Teaching In-Person Labs in a Hybrid World

Last year, the BIT instructors had to adjust their labs to meet changing restrictions on in-person meetings, which meant virtual labs for most of the fall, and very modified, hybrid labs in the spring. Those modified labs will continue into this semester (Fall 2021), but rising vaccination rates on campus have allowed the labs to start transitioning back to more in-person activities.

Gloved hand writing on microfuge tubes in green rack.

Most labs are now back in person, but a few classes have taken more of a hybrid approach. For example, BIT 410/510 is having students in the lab every other week. “Students have six labs this semester, where they focus on key skills,” said Dr. Stefanie Chen, who is teaching a section of the course. In addition, Dr. Carly Sjogren, another instructor for the course, said that “labs have been shortened to two hours, so that students can come in shifts,” which will allow them to stay at 50% capacity. On the weeks that students aren’t in lab physically, they work with their TAs online to analyze provided sets of data. And to ensure that as many students have access to the class as possible, Dr. Carlos Goller is teaching a fully online version of the course. He and his TA, Dilán Rivera, have worked together to create “a series of SnapGene activities” for students to complete in lieu of the in-person labs, which allows the course to be completely virtual. An essential part of the BIT 410/510 experience is getting hands-on experience with common and crucial lab skills, but the past year has shown that taking the time for in-depth data analysis and providing flexibility is just as important in making the classes as fulfilling for students as possible.

The elective half-semester courses have also found ways to adapt their labs to a more COVID-friendly format. Because these classes are much smaller than the large core course (BIT 410/510), they can have in-person lab sessions more frequently, and many of them can have all of their students in the room at once. In BIT 100, taught this semester by Dr. Melissa Srougi and Dr. Arnab Sengupta, some labs are online and some are in person. When labs meet in person, students are spaced out as much as possible and wear masks in addition to typical lab PPE, such as lab coats. “We ensure that in-person time in class is spent on inquiry-based hands-on lab activities or other activities that benefit from being in person at the moment,” Dr. Srougi said, noting that some activities can’t be conducted in an online format. Students are expected to prioritize COVID safety, and are encouraged to avoid attending lab in person if they aren’t feeling well; many students have been able to join via Zoom, Dr. Srougi added. 

Plant Genetic Engineering (BIT 474/574), which is taught by Dr. Jacob Dums, has been able to have labs entirely in person this semester, and all enrolled students have been able to attend at the same time. This course features the standard two hour lecture and five hour lab components, but those timeblocks tend to be a mix of both lecture and lab. There are only seven students enrolled in the class, so they are all able to attend both sessions at the same time. “I would normally have them do more group work,” Dr. Dums said, “but I want them to be able to spread out.” Similarly, CRISPR Technologies (BIT 495/595), which will be taught by Dr. Arnab Sengupta and Dr. Melissa Srougi, will be able to have all students meet in lab at the same time. The lab portion of the class was entirely online last semester, but Dr. Sengupta hopes “to conduct full lab sessions as much as possible” once it starts during session two of the semester.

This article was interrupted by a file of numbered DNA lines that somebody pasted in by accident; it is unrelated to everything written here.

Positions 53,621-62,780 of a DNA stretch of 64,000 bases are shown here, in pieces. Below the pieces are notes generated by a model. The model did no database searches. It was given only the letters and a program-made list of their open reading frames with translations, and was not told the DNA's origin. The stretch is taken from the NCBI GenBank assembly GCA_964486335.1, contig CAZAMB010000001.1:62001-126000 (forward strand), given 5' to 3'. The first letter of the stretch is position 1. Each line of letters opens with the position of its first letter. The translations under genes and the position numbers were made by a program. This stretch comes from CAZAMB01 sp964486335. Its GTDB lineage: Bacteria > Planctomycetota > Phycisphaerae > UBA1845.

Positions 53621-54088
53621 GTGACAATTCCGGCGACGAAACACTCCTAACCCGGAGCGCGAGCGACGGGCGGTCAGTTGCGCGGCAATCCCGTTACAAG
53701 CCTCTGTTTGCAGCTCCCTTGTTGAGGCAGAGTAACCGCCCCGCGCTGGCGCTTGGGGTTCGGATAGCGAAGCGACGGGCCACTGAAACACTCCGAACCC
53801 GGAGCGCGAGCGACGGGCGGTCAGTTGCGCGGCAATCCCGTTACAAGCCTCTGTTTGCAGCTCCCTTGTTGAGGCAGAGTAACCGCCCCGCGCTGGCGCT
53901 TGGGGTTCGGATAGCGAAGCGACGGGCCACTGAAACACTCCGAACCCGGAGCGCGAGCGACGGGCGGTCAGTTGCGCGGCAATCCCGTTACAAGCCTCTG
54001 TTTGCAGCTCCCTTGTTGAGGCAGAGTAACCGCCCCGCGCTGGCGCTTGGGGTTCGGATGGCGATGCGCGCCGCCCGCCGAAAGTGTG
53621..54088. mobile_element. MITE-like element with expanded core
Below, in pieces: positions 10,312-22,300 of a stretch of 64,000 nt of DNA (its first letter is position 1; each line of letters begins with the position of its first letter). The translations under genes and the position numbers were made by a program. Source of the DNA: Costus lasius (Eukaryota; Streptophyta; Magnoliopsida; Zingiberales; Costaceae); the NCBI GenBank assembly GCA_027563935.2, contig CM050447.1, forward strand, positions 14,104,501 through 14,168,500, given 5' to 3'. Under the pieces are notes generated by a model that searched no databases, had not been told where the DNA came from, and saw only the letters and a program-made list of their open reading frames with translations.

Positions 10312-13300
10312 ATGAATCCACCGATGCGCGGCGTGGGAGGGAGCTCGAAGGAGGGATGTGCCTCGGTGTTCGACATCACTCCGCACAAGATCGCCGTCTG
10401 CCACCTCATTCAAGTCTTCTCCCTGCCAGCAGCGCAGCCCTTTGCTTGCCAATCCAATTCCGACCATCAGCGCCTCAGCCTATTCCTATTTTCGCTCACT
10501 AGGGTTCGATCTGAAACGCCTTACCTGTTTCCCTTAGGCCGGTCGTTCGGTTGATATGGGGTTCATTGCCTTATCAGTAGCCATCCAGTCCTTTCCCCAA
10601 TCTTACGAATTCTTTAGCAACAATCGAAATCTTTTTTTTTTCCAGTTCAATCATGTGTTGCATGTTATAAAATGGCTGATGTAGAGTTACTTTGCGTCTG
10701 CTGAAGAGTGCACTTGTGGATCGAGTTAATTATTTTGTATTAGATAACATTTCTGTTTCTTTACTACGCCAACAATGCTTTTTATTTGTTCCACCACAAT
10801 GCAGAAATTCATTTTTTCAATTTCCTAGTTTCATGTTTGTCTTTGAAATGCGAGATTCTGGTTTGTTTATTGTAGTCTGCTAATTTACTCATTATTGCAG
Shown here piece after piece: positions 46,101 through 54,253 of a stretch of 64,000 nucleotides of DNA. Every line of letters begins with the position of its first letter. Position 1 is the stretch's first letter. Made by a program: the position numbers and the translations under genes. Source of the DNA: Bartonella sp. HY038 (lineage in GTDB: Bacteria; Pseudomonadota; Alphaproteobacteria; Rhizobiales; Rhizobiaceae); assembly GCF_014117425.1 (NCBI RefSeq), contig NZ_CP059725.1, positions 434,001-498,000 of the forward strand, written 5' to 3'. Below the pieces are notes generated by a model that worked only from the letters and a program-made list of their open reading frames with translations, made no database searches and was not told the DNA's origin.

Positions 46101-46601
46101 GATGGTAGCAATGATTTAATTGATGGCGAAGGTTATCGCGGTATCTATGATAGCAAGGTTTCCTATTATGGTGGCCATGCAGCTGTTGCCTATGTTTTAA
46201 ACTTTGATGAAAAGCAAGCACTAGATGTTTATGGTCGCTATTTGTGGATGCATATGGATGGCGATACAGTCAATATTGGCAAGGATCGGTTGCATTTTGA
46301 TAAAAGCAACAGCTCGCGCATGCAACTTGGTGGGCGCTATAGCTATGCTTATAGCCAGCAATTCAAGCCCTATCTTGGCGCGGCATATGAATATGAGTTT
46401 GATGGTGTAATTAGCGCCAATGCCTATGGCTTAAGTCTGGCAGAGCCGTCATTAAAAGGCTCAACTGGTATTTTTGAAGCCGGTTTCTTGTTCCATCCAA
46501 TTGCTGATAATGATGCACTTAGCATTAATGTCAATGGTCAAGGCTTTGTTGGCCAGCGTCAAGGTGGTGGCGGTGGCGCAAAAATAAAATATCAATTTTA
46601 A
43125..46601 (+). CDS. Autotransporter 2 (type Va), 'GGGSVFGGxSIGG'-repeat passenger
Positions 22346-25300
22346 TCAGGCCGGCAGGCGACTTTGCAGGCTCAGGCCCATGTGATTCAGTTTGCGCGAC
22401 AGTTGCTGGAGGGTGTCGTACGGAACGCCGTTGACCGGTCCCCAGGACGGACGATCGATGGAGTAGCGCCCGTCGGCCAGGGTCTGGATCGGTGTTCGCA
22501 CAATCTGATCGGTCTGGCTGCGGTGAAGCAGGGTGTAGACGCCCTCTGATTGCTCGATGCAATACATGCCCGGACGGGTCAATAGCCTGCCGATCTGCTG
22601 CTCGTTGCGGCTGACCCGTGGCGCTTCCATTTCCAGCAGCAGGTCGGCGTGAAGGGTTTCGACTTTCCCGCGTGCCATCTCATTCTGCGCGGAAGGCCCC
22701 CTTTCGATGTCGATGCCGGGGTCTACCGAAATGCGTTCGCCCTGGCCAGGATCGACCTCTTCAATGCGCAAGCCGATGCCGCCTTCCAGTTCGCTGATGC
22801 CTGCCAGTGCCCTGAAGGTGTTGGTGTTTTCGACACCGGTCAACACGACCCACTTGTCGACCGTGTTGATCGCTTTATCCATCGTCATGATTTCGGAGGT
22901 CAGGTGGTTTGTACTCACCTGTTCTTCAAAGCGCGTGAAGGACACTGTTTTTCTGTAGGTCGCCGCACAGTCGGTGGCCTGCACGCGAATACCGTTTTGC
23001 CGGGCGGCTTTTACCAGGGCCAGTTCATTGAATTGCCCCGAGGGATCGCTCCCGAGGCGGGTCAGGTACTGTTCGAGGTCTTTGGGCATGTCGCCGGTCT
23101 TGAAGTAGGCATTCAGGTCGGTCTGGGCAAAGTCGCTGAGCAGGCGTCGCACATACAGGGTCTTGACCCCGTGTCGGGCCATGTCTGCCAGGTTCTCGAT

“We ensure that in-person time in class is spent on inquiry-based hands-on lab activities or other activities that benefit from being in person at the moment,”

Dr. Srougi

Dr. Chen is also teaching Protein Interactions (BIT 473/573) this semester, and has adapted these labs to a hybrid format in which students have lab partners and one partner goes to lab each week. She was inspired by Dr. Chris Ashwell’s approach last semester: “[they] had the grad students in lab, and each one had an undergraduate partner on Zoom.” In Protein Interactions, the lab partners switch off coming in every other week, so each gets to do half of the labs, and their experiments are never neglected for too long. And for Virus Biotechnology (BIT 495/595), her upcoming course for session two, students will alternate between virtual and in-person lab sessions. On virtual days, students will watch videos of the lab experiments, and their TA will do tissue culture work to set up the experiments for them. On in-person days, students will be able to come in and complete the final steps of the experiments themselves. Dr Chen is also using pre-recorded lab videos in her Protein Interactions course, where they primarily serve as pre-labs to prepare students for what they will be doing when they arrive.

Besides the videos that Dr. Chen is using for her own classes, the BIT 410/510 instructors are also still using their videos from last year as well. These videos were made during the summer of 2020 so that students could see the lab steps before coming in person to complete their experiments. And they became the main portion of lab when classes were sent online early last fall. Now, they’re pre-labs for students to watch before they come into the lab. This helps them know what to expect when they show up, which can help lab flow more smoothly for everyone.

Though instructors are still having to work around some COVID-related restrictions, such as limits on the number of students in a space at a given time, many BIT courses have been able to transition their labs back to an in-person format. Despite the challenges still posed by COVID-19, the instructors’ and students’ continued flexibility and adaptability have enabled them to create a fulfilling lab experience.